This book examines how child protection law has been shaped by the transition to late modernity and how it copes with the ever-changing concept of risk.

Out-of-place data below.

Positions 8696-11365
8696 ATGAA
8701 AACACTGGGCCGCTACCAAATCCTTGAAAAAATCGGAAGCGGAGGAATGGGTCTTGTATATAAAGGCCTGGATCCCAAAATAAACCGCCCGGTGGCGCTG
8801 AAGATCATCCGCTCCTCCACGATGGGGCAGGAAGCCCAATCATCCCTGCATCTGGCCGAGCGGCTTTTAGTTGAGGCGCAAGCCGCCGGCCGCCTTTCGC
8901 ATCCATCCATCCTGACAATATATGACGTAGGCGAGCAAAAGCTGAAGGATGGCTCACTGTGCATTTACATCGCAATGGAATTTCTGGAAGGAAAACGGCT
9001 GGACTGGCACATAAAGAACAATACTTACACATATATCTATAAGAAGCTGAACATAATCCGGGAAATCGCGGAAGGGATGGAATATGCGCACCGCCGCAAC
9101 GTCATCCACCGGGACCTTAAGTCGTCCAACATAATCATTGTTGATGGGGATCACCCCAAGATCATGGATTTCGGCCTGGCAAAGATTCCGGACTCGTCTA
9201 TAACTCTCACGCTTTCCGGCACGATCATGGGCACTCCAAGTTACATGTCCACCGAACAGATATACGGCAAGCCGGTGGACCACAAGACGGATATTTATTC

The book traces the evolution of the contemporary child protection system through historical changes, assessing the factors that have influenced the development of legal responses to abuse over a 130-year period. It does so by focussing on the Republic of Ireland where child protection has become emblematic of wider social change. The work draws on a wide range of primary and secondary sources including legislation, case law and official and media reports of child protection inquiries. It also utilises insights developed through an extensive examination of parliamentary debates on child protection matters. These materials are assessed through the lens of critical discourse analysis to explore the relationship between law, social policy and social theory as they effect child protection. While the book utilises primarily Irish sources, this multidisciplinary approach ensures the argument has international applicability.